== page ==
What Is a Geriatric Nurse?

nurse walks with senior patient
nurse walks with senior patient

Geriatric Nurse at a Glance

What you’ll do: A geriatric nurse cares for the elderly, focusing on the development and implementation of treatment plans for chronic illnesses, including diabetes, hypertension, and respiratory disorders. They also educate and counsel families of elderly patients who suffer from acute and chronic conditions.

Minimum degree you’ll need to practice: Bachelor of Science in Nursing (BSN)

Certification: Certification is a formal process that validates your qualifications and knowledge on a subject or specialty. In many cases, earning certification may position you to earn a higher salary and advance in your career. If you hold an active registered nurse (RN) license and meet other requirements, you can earn a Gerontological Nursing Certification through the American Nurses Credentialing Center (ANCC).

Median annual salary: $77,600

Geriatrics is a healthcare specialty that focuses on the clinical care of older adults. Often, this means working in skilled nursing facilities or assisted living communities and providing daily care to the people who live there.

Geriatric nurses are sometimes referred to as gerontological nurses. No matter the title, nurses in this specialty take on challenges and responsibilities that require compassion, patience, and understanding. They provide care to patients with physical and mental health conditions that can make it difficult for those patients to communicate, care for themselves, remember instructions, or walk even short distances safely. Geriatric nurses might be responsible for patients who are at a high risk of falling, or who are unable to verbally express pain, hunger, and other needs.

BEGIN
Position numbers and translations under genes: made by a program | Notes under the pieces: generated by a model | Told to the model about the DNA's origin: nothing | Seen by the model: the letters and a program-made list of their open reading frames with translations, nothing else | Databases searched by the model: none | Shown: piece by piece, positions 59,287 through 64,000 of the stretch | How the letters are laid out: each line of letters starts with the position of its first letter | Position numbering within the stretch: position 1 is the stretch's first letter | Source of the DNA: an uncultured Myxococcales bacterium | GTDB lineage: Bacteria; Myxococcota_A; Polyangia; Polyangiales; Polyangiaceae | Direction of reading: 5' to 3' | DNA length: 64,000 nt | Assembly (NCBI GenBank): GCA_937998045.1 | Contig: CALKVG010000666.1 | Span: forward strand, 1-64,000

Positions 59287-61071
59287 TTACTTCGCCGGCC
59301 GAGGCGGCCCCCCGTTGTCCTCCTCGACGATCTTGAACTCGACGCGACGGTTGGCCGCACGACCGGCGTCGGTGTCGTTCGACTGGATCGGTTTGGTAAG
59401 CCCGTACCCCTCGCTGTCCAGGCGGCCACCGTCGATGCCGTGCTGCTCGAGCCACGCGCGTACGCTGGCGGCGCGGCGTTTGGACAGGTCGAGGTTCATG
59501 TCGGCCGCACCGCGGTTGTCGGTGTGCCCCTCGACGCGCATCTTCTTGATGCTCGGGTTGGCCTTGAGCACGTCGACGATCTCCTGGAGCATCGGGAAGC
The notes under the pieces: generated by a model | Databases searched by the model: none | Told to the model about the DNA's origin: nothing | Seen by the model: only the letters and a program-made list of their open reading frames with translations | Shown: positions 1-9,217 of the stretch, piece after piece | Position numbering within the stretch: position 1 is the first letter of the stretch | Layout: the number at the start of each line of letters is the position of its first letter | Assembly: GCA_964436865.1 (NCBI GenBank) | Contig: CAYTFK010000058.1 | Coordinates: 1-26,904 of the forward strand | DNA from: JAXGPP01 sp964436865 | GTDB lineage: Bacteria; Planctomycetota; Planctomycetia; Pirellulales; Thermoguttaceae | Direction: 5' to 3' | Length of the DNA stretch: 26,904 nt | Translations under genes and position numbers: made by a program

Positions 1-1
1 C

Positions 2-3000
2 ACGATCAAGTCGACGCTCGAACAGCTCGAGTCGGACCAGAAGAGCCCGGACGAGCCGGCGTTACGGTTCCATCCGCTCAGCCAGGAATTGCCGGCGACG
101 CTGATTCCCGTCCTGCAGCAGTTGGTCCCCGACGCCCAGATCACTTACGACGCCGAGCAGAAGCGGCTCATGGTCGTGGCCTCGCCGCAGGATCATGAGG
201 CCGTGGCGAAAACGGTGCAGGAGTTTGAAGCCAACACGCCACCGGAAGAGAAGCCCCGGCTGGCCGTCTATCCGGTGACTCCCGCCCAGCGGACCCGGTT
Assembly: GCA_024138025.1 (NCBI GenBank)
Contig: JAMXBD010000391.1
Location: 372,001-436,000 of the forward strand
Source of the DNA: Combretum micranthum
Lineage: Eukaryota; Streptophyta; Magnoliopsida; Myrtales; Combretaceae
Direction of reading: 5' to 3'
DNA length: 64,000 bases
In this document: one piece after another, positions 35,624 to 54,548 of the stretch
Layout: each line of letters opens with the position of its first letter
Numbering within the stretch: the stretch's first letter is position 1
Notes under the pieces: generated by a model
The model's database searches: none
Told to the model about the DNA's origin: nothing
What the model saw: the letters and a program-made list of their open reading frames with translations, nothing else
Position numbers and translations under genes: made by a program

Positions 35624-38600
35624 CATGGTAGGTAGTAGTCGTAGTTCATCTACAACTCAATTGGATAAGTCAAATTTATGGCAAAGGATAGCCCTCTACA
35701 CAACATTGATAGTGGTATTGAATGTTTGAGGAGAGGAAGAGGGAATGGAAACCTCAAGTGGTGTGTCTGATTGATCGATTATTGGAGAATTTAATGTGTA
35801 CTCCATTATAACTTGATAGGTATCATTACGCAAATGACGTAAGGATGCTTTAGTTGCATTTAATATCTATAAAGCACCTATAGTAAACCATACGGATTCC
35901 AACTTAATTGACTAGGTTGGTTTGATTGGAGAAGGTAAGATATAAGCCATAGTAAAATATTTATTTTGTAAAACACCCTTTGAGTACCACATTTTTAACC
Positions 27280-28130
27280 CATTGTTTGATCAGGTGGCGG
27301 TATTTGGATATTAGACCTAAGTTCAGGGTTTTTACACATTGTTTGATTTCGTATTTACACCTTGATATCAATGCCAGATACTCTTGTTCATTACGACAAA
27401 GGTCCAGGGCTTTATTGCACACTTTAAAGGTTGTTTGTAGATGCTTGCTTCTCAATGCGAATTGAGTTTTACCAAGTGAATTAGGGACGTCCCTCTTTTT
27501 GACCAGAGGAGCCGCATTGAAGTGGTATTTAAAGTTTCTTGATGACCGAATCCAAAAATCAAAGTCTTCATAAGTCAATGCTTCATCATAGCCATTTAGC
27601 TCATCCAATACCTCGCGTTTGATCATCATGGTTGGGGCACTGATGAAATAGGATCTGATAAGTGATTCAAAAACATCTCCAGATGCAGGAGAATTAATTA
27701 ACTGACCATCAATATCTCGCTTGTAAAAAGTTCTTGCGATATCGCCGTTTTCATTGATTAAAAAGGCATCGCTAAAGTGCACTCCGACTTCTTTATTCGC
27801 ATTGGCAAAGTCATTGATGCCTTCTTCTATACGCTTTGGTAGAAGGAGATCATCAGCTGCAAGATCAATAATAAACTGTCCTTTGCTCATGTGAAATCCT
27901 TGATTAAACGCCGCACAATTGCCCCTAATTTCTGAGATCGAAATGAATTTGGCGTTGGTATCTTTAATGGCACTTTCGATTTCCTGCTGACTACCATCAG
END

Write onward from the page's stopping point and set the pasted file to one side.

Despite the challenges, geriatric nursing can be a very rewarding nursing specialty. Many geriatric nurses enjoy working in long-term care settings because it allows them to get to know each patient. This can be a great chance to not only form a strong patient-caregiver bond but to learn from the people you care for.

Many geriatric nurses enjoy working in long-term care settings because it allows them to get to know each patient.

“Geriatric nursing is unique because the population that you care for is unique,” says Carrie D. Brecheisen, RN, a geriatric nurse with more than 30 years of experience in the field. Brecheisen is the nursing supervisor for Saint Raphael Nursing Services in Wichita, Kansas. “This generation is living history. The seniors have so many great and eye-opening stories. They have first-hand accounts of some of the biggest historical events.”

How to Become a Geriatric Nurse

The first step to becoming a geriatric nurse is to pursue either a two-year Associate Degree in Nursing (ADN) or a four-year Bachelor of Science in Nursing (BSN) degree. While employers are increasingly requiring applicants to hold a BSN for most nursing positions, both options will prepare you to take the National Council Licensure Examination (NCLEX-RN). Once you pass the exam, you can apply for RN licensure in your state.

You can work as an entry-level geriatric nurse once you have your RN license. Once you gain experience, your degree can influence how you advance in your role. For instance, if you earned a BSN, you might be able to take on leadership or administrative roles in geriatric nursing.

“Geriatric nurses can work in many facets within long-term care, skilled nursing, or assisted living,” Brecheisen says.

Such jobs may include:

You can advance your geriatric nursing career even further by earning a Master of Science in Nursing (MSN) or Doctor of Nursing Practice (DNP) and becoming an advanced practice registered nurse (APRN)

As a geriatric APRN, there are two primary paths you could take:

Geriatric Nurse Practitioner: Geriatric nurse practitioners act as primary care providers for older adults. They can assess, diagnose, and prescribe treatments, including medications, to patients that they see. They might also visit patients in nursing facilities and assisted living settings to provide care.